WILMINGTON, Del. — The Delaware Department of Education (DDOE) has been awarded an $809,000 federal grant to purchase one propane and three electric school buses for the Colonial School District through the federal Clean School Bus Rebate Program. Nationally, these awards are part of the first $1 billion of a five-year, $5 billion program created by the Bipartisan Infrastructure Law, championed by Senators Tom Carper and Chris Coons and Congresswoman Lisa Blunt Rochester (all D-Del.) and signed into law by President Joe Biden in November 2021.
The department—which qualifies the same as a school district as an applicant for this rebate because the state is a funder, purchaser and title owner of almost 500 school buses—submitted rebate applications for Colonial and four other districts. The award by the U.S. Environmental Protection Agency was from a random generation of grant applications from around the country, and Colonial’s was the first on the lottery list among the Delaware districts.
The U.S. Environmental Protection Agency’s Clean School Bus Rebate program incentivizes both electric and propane school bus purchases since both are cleaner than diesel engine buses. Delaware school bus fleets already contain about 108 propane buses. These will be Delaware’s first electric school buses.
“Thanks to our historic investment in the Bipartisan Infrastructure Law, electric school buses are soon coming to communities across our nation,” said Senator Carper, Chairman of the Senate Environment and Public Works Committee. “Today’s announcement means that the Colonial School District will be able to replace dirty school buses with cleaner alternatives. Importantly, these updates are going to result in cleaner air for students to breathe, more good-paying jobs, and a better future for our planet. I commend EPA Administrator Michael Regan and the Biden Administration for their continued commitment to deploying clean school buses, especially in disadvantaged communities.”
“Reducing transportation-related emissions is a key part of our Climate Action Plan, and we need to expand cleaner types of transportation across our state,” said Governor Carney. “Thank you to President Biden and our congressional delegation for supporting continued investments in cleaner transportation – an important step in our efforts to address greenhouse gas emissions.”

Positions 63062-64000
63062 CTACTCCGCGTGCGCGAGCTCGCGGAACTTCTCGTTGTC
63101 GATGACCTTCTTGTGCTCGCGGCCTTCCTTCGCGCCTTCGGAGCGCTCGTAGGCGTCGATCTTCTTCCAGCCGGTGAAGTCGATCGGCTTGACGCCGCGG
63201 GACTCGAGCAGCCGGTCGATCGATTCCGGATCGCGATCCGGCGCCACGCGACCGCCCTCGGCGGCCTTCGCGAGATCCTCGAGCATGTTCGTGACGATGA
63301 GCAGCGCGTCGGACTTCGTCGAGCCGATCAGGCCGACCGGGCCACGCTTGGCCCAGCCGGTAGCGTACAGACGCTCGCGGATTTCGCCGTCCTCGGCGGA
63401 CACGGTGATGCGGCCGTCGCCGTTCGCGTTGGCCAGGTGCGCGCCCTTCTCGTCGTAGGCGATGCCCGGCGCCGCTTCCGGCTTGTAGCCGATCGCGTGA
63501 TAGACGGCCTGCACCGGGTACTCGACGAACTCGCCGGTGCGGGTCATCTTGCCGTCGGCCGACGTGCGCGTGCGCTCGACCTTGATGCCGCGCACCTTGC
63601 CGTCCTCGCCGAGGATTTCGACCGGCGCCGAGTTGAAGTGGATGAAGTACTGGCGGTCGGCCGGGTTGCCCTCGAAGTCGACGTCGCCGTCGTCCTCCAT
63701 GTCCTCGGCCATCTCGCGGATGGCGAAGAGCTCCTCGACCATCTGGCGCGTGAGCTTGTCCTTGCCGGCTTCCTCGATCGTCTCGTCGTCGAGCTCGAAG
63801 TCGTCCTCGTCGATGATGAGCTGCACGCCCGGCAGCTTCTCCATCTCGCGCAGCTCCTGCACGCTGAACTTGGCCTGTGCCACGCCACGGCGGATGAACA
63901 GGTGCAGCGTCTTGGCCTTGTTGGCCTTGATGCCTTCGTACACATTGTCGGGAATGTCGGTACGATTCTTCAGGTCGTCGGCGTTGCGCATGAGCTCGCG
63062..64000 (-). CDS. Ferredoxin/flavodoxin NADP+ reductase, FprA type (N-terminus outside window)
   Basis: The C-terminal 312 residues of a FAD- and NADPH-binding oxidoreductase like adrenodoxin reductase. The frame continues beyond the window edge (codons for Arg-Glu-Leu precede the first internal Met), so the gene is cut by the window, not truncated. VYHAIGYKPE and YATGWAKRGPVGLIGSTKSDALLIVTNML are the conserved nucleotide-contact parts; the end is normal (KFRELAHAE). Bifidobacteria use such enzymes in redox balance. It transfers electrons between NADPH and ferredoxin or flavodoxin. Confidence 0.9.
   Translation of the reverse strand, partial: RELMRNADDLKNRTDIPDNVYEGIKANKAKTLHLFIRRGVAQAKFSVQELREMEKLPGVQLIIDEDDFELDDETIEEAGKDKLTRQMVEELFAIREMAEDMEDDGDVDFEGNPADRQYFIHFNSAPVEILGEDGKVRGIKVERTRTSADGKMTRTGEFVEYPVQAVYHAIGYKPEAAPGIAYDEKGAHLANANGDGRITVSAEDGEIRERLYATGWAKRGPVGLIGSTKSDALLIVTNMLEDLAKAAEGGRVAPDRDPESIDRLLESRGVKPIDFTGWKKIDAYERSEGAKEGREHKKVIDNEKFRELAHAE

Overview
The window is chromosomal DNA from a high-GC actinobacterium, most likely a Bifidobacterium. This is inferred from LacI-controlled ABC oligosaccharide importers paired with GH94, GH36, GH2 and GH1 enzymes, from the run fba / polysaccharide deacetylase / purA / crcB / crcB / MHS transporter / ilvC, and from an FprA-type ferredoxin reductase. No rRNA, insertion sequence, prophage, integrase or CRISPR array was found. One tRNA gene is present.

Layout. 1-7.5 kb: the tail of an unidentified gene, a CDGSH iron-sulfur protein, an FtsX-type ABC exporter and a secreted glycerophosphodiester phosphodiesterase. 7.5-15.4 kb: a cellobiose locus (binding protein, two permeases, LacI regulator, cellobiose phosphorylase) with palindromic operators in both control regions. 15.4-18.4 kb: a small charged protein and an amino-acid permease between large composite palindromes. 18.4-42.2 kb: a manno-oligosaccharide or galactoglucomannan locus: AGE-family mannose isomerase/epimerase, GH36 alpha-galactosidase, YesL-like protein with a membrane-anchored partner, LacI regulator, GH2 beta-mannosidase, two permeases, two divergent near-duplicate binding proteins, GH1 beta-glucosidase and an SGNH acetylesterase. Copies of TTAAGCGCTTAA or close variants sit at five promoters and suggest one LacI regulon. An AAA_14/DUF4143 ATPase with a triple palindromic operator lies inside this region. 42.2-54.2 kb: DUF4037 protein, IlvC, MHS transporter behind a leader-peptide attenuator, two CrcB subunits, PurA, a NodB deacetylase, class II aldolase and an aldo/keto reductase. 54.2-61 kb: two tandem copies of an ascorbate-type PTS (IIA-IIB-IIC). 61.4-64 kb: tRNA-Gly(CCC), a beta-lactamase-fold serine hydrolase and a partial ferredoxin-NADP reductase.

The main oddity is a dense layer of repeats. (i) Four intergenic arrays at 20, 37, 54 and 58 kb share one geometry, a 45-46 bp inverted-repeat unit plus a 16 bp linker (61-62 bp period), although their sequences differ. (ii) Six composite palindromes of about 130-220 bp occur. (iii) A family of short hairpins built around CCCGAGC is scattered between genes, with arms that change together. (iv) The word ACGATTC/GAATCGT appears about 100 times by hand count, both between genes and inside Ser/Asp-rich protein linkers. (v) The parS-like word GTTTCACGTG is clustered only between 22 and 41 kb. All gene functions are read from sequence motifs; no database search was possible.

“Investments in the historic Bipartisan Infrastructure Law to modernize our school bus fleets will help us combat climate change and bring down fuel costs for schools, all while ensuring students in Colonial School District and every state across the country ride to class without breathing in harmful pollutants,” said Senator Coons.
“With the transportation sector representing the single largest source of carbon emissions in the United States - we know that we have a tremendous opportunity with fleet and large capacity vehicles to help in our mission to reach net zero emissions," said Representative Blunt Rochester. That’s why the EPA’s Clean School Bus Program - which I was proud to vote to create through the Bipartisan Infrastructure Law - is such a critical tool to modernize the vehicles that bring our kids to and from school every day while reducing our carbon footprint. I want to commend the Colonial School District for putting together a compelling plan to win this grant from the EPA - and I look forward to seeing these low and zero-emission school buses out on the roads of Delaware.”
“We are constantly looking for ways to improve our services to our students and families, while making the bus environment more appealing for our drivers,” said Colonial Superintendent Jeffrey Menzer.
The Clean School Bus Program will reduce greenhouse gas emissions, save money for school districts and produce cleaner air. Diesel air pollution is linked to asthma and other conditions that harm students’ health and cause them to miss school, particularly in communities of color and Tribal communities. Phasing out these diesel engines will ensure cleaner air for students, bus drivers, and school staff working near the bus loading areas, and the communities through which the buses drive each day. The reduction in greenhouse gas emissions from these bus replacements will also help to address the outsized role of the transportation sector in fueling the climate crisis. The program will also save school districts money as they upgrade school bus fleets, replacing older, heavily polluting buses with brand new clean school buses, while freeing up needed resources for schools.
The EPA rebate program requires that the new clean buses replace older school buses that are currently in service, with the primary category for replacement being diesel buses from 2010 or before. Delaware has engaged in a concerted effort to replace older school buses over the last few years with newer, cleaner ones, and 99 percent of the state-owned buses were already newer than 2010, with 76 percent 2016 or newer.